Concern about humiliating babies seems like a futile constraint on parental creativity; what matters is the baby is happy and able to explore and learn about the world in a loving, safe environment.  The same can be said about dogs - it is wrong to treat a dog just like a doll, but if it is possible to dress them up and groom them into weird shapes whilst also paying attention to their welfare, then the dog is not being treated just like a doll and therefore not being humiliated.  To paraphrase Kant, we are not treating the dog merely as a means to an end just by dressing him up, by paying attention to his welfare we are at the same time treating him as an end in himself. 

I would contend that the reaction people have to extreme grooming and dog clothing stems from the perception that the dog is being treated like something less than a dog. Part of this is a worry that the dog is being objectified, which I have dealt with here.  But another part comes from a picture of the ideal, or natural dog - a Lassie, or a Rin Tin Tin.  Deviation from this archetype strikes many people as necessarily a diminishment of what�s essential and good about dogs, and as we�ve seen, the concept of humiliation well captures what it means to diminish someone.  This suggests a �normative essentialist� conception of what a good dog is - an important theme I will return to in a later post.  Suffice to say, for the moment, that just because something is natural, or �the way it always has been�, doesn�t make it good now.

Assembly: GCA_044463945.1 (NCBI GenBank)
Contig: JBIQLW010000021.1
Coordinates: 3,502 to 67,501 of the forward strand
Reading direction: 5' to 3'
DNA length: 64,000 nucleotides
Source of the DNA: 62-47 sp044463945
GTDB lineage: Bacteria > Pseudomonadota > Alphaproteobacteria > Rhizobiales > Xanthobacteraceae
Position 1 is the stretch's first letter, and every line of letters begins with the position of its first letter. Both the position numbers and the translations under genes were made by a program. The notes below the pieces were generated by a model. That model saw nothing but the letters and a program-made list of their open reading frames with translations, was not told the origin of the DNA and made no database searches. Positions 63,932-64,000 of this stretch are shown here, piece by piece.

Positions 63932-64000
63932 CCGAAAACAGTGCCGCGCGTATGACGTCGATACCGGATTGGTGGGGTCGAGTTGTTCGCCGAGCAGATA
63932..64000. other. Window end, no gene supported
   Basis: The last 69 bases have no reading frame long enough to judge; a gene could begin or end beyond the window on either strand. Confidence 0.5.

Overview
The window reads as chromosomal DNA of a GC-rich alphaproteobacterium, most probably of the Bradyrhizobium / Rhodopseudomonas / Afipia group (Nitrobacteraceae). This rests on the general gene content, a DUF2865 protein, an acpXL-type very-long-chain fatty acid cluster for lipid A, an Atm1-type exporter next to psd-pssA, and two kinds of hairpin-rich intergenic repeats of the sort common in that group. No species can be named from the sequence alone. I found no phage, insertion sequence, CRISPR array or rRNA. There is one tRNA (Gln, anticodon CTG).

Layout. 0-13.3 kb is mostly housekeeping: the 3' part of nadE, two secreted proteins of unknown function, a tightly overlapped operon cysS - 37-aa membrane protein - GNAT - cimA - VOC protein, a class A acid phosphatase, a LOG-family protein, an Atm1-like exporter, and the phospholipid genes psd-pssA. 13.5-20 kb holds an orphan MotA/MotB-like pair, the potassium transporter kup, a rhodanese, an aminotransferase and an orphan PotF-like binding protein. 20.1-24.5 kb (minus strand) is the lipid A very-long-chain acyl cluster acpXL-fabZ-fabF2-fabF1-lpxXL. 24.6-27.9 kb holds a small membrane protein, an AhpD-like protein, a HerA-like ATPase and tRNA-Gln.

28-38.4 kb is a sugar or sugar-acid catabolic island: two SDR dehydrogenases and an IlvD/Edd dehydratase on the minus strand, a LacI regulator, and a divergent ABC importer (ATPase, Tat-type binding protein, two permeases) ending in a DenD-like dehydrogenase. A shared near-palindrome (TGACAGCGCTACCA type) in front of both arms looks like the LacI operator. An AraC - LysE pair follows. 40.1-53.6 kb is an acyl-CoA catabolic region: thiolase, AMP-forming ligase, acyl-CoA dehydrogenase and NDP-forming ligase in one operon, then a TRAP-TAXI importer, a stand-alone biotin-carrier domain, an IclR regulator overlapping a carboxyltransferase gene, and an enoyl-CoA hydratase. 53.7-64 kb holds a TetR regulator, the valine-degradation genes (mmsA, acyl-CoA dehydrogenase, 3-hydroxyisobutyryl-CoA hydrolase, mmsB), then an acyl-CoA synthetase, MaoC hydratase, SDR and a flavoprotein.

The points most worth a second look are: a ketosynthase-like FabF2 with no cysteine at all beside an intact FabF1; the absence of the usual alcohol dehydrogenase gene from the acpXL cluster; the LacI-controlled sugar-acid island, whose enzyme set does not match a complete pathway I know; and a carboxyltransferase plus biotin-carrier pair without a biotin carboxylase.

If there is anything prima facie wrong with dressing dogs up or grooming them to extremes, it is that there is always the potential to overlook the dog�s welfare in the owner's pursuit of her own desires. But this is as true for dog shows, sports, jobs like search and rescue and everyday experiences with dogs as it is for dressing them up or extreme grooming.  Any time a dog is being used, there is always the possibility that it is being used merely as a means to an end, and there's no reason to restrict our worries to the more bizarre examples of the dog-human partnership.  This reminds us that we have a duty to pay attention to what our dog partners are telling us, whether it�s at the dog park or at their wedding.


1. "The Dignity of Animals" (2001) Joint Statement by the Swiss Ethics Committee on Non-Human Gene Technology and the Swiss Committee on Animal Experiments. Available at
2. "RSPCA says people who dress up their dogs could be prosecuted" The Telegraph, Jan 13 2009. Available at
3. Margalit, A. (1996)  "The Decent Society" . Harvard University Press.